A is for Agriculture: Plant Science Can Be Childs’ Play

A young visitor to UH Mānoa extracts DNA from papaya as part of the Gene-ius Day curriculum for third graders.

Gene-ius Day for 3rd graders

Photo provided by Ania Wieczorek

You don’t have to be a molecular biologist to know that your sister Yuki’s long toes look just like your father’s, and that Dad’s toes look a lot like his Mom’s. But knowing how Tutu’s toes ended up on Yuki’s feet is the first step toward understanding the biotechnology revolution that is transforming medicine, agriculture, police work, and a host of other disciplines. To help elementary school students, teachers, and parents master the ABCs of DNA, Dr. Ania Wieczorek in UH Mānoa’s Department of Tropical Plant and Soil Sciences (TPSS) has developed the Gene-ius Day outreach program, which introduces the topics of genetics and heredity to youngsters in grades 3 through 6. Keiki compare their traits with those of parents and other family members to observe that aspects of our appearance are inherited, but each individual is unique. Age-appropriate books donated to classrooms connect the traits that kids can see to basic biology concepts, such as cells, proteins, chromosomes, genes, and DNA. With home and classroom preparations complete, the kids are ready for a Gene-ius Day field trip to the UH Mānoa campus, where additional activities reveal that all living things have traits, that plants contain DNA just like people do, that plant traits are an important part of farming and food production, and that with the right equipment, even eight-year-olds can extract long, pearly strands of DNA from a papaya. Back in their classroom, the kids make posters to communicate what they’ve learned, just like professional scientists do.

TPSS childhood education programs aren’t limited to the lab. Gardening is an engaging way to teach children that the fruits and vegetables we eat grow from seeds, soil, water, and sun. Student volunteers from the UH Mānoa Student Organic Farm Training program (SOFT, formerly the Sustainable and Organic Farm Training program) are helping first graders from Noelani Elementary School learn to grow, nurture, study, and harvest edible plants and flowers at SOFT’s Magoon Research and Instruction Facility vegetable plot. The keiki start plants from seed, transplant them into the garden, and weed them whenever they visit. They conduct experiments on how different types of soil hold more or less water and how some plants prefer full sunlight while others like shade. Back in the classroom, they draw, talk, and write about their experiences in the garden, and at the end of the year, they cook the food they’ve grown. Rave reviews for eggplant, mizuna, and daikon soup are a sure sign that farming can give kids a healthy appreciation for vegetables.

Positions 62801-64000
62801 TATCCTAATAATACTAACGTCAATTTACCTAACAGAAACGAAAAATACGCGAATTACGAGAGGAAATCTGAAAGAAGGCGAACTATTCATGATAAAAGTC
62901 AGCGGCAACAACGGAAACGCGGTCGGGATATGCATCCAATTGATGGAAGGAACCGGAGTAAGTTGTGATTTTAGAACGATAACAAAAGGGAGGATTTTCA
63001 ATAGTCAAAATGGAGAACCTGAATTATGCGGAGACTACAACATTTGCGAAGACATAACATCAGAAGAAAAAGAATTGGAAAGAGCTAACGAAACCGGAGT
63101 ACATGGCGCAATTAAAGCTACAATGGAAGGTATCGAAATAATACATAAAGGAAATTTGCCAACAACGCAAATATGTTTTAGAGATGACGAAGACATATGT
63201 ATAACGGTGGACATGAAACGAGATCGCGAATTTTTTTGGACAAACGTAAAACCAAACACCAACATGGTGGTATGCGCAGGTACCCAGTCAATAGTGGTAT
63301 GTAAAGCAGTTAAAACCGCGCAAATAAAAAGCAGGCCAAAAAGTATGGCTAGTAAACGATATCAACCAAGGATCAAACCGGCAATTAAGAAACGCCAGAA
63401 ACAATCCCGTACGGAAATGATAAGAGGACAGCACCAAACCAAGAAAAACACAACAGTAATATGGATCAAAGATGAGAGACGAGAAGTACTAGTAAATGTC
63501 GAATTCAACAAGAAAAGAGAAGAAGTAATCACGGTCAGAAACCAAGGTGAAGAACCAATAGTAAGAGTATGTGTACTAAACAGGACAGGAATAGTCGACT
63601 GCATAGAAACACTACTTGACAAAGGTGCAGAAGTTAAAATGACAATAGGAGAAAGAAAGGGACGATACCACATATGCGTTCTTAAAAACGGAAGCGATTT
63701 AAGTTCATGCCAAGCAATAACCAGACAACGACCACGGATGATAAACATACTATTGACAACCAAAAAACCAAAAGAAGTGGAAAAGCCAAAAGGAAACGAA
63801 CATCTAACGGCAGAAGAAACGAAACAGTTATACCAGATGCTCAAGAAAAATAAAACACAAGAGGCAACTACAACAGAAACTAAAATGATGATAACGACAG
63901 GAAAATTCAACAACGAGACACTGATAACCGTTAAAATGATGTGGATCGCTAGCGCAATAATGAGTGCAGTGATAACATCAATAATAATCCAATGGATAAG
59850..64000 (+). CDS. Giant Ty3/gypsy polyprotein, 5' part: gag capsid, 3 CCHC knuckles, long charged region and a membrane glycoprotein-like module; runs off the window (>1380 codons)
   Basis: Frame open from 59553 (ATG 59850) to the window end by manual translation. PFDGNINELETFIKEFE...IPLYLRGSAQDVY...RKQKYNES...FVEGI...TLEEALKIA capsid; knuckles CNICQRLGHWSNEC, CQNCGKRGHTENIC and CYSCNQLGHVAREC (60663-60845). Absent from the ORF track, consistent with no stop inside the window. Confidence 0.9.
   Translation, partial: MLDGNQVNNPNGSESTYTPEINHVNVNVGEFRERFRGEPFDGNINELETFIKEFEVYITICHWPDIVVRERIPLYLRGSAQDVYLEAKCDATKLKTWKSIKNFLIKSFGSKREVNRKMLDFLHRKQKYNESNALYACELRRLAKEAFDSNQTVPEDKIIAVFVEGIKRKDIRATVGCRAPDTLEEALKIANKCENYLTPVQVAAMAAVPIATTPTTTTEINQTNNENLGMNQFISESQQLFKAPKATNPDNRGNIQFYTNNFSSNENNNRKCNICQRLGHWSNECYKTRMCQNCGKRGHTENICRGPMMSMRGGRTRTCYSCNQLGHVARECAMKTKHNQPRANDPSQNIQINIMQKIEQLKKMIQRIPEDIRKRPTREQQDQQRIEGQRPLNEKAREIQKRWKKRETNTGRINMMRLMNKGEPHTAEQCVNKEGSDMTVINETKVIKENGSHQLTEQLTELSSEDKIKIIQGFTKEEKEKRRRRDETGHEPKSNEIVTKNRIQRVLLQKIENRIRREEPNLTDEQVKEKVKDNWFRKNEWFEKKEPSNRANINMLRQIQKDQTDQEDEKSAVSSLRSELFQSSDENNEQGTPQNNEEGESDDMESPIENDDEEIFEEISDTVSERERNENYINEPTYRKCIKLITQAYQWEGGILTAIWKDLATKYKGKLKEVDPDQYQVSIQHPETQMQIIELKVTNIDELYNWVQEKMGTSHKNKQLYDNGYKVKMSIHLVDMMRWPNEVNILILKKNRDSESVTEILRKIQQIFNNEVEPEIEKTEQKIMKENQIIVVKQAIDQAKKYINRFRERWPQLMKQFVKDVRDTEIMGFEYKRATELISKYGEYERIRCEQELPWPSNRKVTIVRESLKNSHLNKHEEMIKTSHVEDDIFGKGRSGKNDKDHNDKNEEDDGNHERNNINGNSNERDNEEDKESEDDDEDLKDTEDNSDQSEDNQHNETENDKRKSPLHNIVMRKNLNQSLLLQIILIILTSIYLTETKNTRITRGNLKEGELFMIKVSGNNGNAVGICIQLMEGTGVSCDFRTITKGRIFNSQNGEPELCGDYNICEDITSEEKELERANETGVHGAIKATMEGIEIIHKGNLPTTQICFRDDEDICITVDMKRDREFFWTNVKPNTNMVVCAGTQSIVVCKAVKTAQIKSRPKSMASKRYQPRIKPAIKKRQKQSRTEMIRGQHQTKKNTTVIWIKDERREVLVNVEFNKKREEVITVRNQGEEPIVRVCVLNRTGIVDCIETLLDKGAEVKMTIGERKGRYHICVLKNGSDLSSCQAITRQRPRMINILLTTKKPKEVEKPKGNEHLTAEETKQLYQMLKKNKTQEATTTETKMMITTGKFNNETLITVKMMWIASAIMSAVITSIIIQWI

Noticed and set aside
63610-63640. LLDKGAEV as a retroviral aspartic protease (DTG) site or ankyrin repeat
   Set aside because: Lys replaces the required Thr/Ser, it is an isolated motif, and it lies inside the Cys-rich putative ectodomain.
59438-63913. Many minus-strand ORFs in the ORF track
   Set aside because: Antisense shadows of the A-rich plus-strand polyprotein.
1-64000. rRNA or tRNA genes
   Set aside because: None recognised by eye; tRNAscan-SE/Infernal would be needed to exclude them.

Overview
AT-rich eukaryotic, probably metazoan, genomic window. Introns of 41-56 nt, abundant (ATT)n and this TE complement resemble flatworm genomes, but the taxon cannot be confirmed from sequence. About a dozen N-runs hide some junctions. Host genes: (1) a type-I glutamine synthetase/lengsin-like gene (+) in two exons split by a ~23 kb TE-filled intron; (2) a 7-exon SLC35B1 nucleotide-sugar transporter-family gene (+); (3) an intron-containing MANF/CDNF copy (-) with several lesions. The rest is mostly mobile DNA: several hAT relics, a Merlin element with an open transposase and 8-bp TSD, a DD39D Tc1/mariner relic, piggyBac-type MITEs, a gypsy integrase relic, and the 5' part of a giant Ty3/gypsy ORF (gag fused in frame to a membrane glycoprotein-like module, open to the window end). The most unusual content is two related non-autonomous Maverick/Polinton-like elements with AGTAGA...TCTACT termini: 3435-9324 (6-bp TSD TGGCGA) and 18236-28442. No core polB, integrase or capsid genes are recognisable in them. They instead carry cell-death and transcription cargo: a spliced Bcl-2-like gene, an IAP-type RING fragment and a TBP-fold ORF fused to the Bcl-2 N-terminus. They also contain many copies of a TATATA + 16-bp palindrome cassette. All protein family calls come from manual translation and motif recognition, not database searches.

The O‘ahu Urban Garden Center (OUGC), a 30-acre facility maintained by UH Mānoa’s College of Tropical Agriculture and Human Resources (CTAHR) with the invaluable help of many committed volunteers, offers children a more whimsical side of gardening. More than 4000 schoolchildren visit the OUGC each year. Some tour the entire site, which is located in Pearl City; others visit the 1.25-acre Children’s Garden, which consists of eight themed installations.  The Hawaiian Alphabet Tree Garden is home to native trees whose names begin with Hawaiian letters: five vowels, seven consonants, and the ‘okina, or glottal stop. The Sensory Garden has paved walkways and railings to assist the physically challenged and features plants that can be seen, smelled, heard, and touched. The Sundial Garden introduces a nostalgic way to tell time. The wedge-shaped beds of the Pizza Garden contain herbs and vegetables grown for pizza toppings. The Boardwalk Garden lets kids walk through a bog without getting wet. The Butterfly Garden offers a walk-through caterpillar tunnel and nectar-rich flowers that attract butterflies. The Animal Garden, watched over by a topiary giraffe named Nellie, includes shrimp plant, tapeworm plant, and bird of paradise. And a miniature dwelling in the House Garden features plants playfully chosen for their names, from shampoo plant in the bathroom to sandpaper plant in the garage.

Another kid-friendly event hosted at the OUGC is Second Saturday at the Garden. Developed by TPSS extension agent Jayme Grzebik and fellow CTAHR faculty members Steve Nagano and Dr. Ray Uchida, Second Saturdays feature monthly gardening workshops, craft making, plant sales, expert green-thumb advice, and a chance to explore the gardens outside weekday business hours. The OUGC is also home to O‘ahu’s Agricultural and Environmental Awareness Day, an annual CTAHR event at which about 500 fifth-grade students learn about problems to be solved and career options to explore in agriculture, food science, and natural resources management. Our future scientists face daunting challenges: expanding the knowledge-based economy, producing food and fuel sustainably, and meeting human needs while conserving resources and habitat. The love of learning we inspire in them today will pay dividends for years to come.